It’s actually not surprising. For example, Bill Gates pays a much higher tax rate than us, but his effective tax rate would be extremely low. With this theory, we should tax heavily those who are about to retire compared to a middle-aged businessman, as the former has higher accumulated wealth.
Wealth tax can also hit savings, i.e. spending for tomorrow. In a number of cases in France and Spain, ETR became over 100% – people lost money saving. That is wealth tax’s biggest weakness.
Therefore, for countries that use Wealth tax efficiently, like Norway and Switzerland, they balance it out. In Switzerland, there is no capital gains tax; in Norway, there is no inheritance tax and they have a standard income tax which never changes. This is where wealth tax can work.
Max wants to go the way of Spain and double down on tax; introducing wealth tax without adjusting accordingly. Look at how Spain’s economy has coped.
It also punishes risky investments. If you fail with a project, capital gains tax doesn’t tax you, but wealth tax does. This means only wealthy, experienced businesses will be backed (i.e. already proven businessmen), hurting small businesses.
Raising £174 billion is simply wrong. The wealth tax will cause mass tax evasion. ‘The French government estimated that 10,000 people with €35bn in assets left the country for tax reasons between 2002 and 2017′; this was down to Wealth tax.
It will also drastically increase bankruptcy, with those who may have some valuable assets but low income. Those ‘wealthy hand-to-mouth’, will now see a drastic increase in tax. I.e., property holders who have saved their money to get on the property ladder will be punished.
I’m not saying wealth tax doesn’t work, but its not a quick fix. Serious adjustments need to be made first.
Written by Liberal Writer, Max Anderson
Maybe in the future, but now is not the right time – a Conservative response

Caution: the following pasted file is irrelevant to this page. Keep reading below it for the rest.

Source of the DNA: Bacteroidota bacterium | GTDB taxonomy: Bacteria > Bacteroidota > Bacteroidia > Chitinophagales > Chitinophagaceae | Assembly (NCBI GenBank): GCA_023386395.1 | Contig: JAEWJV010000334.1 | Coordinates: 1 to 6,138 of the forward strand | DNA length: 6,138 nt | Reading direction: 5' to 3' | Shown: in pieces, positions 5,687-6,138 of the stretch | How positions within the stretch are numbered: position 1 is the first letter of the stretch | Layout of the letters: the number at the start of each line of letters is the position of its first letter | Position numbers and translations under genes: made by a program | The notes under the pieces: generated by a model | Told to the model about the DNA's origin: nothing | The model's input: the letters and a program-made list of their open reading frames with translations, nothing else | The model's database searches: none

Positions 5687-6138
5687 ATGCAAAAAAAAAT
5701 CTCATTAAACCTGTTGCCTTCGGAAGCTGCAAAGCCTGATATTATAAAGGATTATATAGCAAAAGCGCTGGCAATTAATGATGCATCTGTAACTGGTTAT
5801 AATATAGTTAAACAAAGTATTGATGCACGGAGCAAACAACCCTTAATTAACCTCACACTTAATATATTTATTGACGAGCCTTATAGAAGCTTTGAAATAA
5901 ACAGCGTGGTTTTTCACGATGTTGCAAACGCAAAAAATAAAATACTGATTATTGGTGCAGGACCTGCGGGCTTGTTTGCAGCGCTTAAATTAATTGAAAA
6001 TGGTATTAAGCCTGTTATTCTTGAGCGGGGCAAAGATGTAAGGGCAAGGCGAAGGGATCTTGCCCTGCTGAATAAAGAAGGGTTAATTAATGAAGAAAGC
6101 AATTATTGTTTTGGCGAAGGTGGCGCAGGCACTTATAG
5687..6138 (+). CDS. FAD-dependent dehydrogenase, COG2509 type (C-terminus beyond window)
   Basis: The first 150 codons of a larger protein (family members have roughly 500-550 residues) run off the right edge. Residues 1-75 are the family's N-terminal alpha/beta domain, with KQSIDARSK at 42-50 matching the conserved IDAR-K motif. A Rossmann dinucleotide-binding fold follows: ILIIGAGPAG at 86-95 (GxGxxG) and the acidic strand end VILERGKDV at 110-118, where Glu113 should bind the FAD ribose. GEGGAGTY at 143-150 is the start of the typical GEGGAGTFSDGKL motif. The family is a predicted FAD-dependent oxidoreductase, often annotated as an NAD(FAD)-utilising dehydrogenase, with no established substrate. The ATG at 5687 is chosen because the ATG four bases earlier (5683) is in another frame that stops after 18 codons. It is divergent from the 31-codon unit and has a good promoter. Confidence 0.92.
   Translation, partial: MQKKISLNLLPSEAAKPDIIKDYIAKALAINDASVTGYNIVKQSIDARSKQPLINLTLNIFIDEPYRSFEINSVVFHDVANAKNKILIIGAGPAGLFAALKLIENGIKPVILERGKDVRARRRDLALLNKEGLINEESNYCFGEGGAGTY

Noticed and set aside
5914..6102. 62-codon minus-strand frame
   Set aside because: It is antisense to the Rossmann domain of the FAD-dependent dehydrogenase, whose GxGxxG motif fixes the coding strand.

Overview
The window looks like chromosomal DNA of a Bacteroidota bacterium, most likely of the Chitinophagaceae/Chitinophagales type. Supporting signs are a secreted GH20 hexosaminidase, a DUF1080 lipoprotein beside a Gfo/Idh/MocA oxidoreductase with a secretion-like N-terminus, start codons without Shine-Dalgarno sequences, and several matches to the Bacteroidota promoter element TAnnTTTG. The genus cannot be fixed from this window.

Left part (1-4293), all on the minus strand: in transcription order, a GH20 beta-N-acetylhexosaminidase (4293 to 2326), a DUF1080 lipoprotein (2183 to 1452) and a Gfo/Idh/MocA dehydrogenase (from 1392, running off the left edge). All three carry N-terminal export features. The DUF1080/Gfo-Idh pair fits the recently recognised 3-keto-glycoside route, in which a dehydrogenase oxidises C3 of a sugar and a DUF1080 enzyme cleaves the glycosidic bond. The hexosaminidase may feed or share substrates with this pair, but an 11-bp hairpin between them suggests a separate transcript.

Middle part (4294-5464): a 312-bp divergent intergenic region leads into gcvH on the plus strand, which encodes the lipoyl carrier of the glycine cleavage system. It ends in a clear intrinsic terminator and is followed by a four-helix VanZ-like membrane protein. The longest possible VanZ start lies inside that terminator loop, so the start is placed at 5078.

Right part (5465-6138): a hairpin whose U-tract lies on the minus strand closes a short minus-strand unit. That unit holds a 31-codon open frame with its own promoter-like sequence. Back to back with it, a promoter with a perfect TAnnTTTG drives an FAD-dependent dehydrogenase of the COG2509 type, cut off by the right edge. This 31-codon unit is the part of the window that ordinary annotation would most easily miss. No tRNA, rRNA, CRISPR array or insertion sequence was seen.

Max Ingleby rightly addresses the formidable task the British government has ahead to try and rescue our economy from the economic downturn caused by Covid-19. However, the notion that wealth tax is the right way to do this is a dangerous one.
I am very much in agreement with my liberal colleague’s responses to wealth tax. I agree it would lead to mass bankruptcy across the country.
One point I would like to discuss further is the idea of taxing an individual based on the value of their home.
The value of one’s home is not an accurate representation of their wealth. In London, the price of a detached house has increased by 421% over the last 25 years – from £257,748 in 1995 to £1,343,767 in 2020. A drastic increase in the value of an individual’s property does not correlate any increase in their individual wealth or earnings. A home bought over 25 years ago that is now worth over £1million does not make somebody a millionaire.
It is unethical to increase a person’s taxes on this basis alone. Furthermore, many properties are already subject to council tax, inheritance tax and stamp duty thus a wealth tax would be met with great resistance.
Richard Murphy’s claims that a wealth tax would raise £174bn a year are misleading. Between 2014 and 2016, 13% of new homes bought in the capital were purchased by non-residents. As Max Anderson rightly points out, a wealth tax would trigger a surge in tax evasion. It will most likely see a vast number of overseas investors and property tycoons leave the UK.
Wealth tax is possible to implement as is seen is some European countries. However, it will take time and careful planning to ensure it is fair to all. Introducing it in response to this crisis will see a rushed and flawed system that will do more damage than good.
Written by Conservative Writer, Emer Kelly
A late bloomer when it comes to politics and current affairs, I first dipped my toes in the political pool at the tender age of sixteen with a bracing submersion into the AS politics syllabus, and I have been hooked ever since.
I am currently in my second year of reading Politics at the University of Exeter. My first interaction with politics was at the tender age of four years old.
I am currently in my second year at the University of Exeter studying Politics. It was as a young child going to visit my family in Northern Ireland that I unknowingly had my first interactions with politics.